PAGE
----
Forget Me Not - A Little History and Some Growing Instructions
Forget Me Not, also known as Scorpion Grass and a member of the Borage family, is a temperate climate perennial plant, which was originally native to Europe, Asia and North America. The common name, Forget Me Not, comes from a German legend about a knight who died trying to get the flowers for his lover and called out with his last breath, “Forget me not!”. The Greek name, Myosotis, means mouse’s ear because the oval, furry leaves resemble a mouse’s ear. More than any other flower it is a symbol of love and remembrance.
The plant was a favorite in French and German gardens for centuries, but only gained popularity in British gardens in the 1800’s. Joseph Breck in his 1851 book, The Flower Garden, describes the plant as, “…a well known sentimental plant, bearing very delicate blue flowers, with white and yellow eyes, in little spikes or clusters most of the season…”.
The natural habitat is a warm, shady location in the woods or by streams and rivers. In Europe, the plant thrived in these locations, but it was very rare to find the plant in the wild in Britain which may account for its lack of popularity in that country. King Henry IV was the British exception. He adored Forget Me Nots and chose it to be the emblem of his court. It was said that he had the image of Forget Me Nots sown into all of his garments and many of the garments of his courtiers.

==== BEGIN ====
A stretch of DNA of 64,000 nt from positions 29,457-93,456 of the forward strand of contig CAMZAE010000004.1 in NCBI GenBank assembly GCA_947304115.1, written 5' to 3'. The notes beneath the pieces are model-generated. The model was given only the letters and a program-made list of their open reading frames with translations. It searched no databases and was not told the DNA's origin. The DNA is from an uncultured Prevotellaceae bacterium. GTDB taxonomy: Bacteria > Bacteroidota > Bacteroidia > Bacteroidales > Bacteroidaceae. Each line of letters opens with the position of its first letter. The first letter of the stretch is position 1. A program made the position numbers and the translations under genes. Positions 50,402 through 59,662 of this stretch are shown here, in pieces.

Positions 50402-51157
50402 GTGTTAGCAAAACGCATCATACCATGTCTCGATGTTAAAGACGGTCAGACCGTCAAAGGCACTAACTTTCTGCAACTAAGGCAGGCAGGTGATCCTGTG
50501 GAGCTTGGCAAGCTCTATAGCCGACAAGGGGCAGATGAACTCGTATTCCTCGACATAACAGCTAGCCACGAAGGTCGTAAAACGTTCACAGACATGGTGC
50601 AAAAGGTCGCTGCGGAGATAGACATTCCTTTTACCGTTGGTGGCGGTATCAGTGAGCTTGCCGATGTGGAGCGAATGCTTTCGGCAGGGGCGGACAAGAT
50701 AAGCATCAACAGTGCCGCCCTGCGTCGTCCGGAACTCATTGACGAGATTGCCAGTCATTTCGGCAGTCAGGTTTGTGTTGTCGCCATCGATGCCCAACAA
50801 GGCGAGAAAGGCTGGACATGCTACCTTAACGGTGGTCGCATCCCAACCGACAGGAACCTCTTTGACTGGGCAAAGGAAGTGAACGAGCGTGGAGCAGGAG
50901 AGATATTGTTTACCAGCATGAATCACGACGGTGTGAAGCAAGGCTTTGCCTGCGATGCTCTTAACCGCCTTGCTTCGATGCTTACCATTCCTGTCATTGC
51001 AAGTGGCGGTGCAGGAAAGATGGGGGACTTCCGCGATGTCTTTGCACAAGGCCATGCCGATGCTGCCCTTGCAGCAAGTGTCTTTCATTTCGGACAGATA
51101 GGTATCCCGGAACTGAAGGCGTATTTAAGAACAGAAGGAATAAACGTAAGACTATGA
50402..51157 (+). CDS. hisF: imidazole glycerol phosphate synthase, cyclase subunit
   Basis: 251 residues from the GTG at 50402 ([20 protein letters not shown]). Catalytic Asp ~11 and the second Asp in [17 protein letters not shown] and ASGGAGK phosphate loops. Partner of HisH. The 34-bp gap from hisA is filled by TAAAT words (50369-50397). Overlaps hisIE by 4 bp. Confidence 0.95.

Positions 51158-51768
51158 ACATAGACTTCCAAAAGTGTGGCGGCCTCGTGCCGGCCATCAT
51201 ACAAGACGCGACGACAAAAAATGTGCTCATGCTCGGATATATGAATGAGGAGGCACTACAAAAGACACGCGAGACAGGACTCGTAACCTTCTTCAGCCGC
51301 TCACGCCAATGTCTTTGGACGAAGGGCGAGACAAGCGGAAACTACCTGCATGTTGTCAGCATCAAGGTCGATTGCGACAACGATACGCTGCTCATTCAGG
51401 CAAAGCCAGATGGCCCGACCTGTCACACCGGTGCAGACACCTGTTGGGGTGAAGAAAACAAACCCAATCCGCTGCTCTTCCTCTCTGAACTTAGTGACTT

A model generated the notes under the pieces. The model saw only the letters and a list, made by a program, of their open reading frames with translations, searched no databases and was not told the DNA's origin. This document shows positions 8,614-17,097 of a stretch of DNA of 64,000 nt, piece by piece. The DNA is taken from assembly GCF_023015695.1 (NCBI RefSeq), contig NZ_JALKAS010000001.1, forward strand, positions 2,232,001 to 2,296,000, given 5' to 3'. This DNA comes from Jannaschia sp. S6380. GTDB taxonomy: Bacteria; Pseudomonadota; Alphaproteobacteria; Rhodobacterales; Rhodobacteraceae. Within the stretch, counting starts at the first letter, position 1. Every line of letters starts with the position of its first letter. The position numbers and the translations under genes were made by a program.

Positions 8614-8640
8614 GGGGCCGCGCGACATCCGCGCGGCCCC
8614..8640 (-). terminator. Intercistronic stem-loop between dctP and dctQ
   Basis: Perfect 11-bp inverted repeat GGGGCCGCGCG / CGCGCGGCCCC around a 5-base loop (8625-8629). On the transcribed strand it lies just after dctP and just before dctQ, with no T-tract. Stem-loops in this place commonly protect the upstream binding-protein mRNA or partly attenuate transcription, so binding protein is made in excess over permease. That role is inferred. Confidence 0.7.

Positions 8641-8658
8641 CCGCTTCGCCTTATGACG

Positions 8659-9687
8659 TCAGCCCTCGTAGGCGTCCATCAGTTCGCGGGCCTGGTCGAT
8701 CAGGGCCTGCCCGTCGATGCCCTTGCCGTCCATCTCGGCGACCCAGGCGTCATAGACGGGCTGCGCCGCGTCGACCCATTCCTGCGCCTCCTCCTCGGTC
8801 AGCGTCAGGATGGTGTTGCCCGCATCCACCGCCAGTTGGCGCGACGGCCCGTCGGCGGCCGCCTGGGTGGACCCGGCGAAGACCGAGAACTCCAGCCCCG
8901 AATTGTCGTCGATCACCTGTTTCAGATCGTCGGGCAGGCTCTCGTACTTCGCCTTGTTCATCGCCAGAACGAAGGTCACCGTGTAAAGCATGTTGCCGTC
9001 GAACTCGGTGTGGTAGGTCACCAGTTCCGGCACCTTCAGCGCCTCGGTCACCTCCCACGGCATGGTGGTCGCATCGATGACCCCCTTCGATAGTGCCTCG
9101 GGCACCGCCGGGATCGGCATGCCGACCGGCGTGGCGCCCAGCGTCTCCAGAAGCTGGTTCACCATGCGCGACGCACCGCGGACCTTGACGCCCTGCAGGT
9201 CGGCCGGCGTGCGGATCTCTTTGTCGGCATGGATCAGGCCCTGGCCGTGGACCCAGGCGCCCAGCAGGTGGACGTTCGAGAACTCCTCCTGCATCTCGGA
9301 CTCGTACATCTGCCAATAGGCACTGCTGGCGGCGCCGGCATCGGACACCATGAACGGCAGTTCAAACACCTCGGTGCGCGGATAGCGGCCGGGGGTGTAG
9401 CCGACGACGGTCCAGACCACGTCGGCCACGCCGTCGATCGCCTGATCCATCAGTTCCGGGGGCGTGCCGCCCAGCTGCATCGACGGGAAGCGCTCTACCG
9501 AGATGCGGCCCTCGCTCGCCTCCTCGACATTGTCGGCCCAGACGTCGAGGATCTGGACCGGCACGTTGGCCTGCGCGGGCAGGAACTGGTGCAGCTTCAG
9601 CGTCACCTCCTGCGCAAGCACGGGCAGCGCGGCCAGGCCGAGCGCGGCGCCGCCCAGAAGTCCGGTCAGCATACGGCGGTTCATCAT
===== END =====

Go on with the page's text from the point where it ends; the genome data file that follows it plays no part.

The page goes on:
Forget Me Nots can be grown easily from seed and are prolific reseeders. They seed should be broadcast where they are likely to grow, because they do not transplant well. The seed should be sown in early spring and covered with 1/4 inch of soil. The seed will germinate in less than 10 days. The plants begin to bloom in early spring and continue into the summer.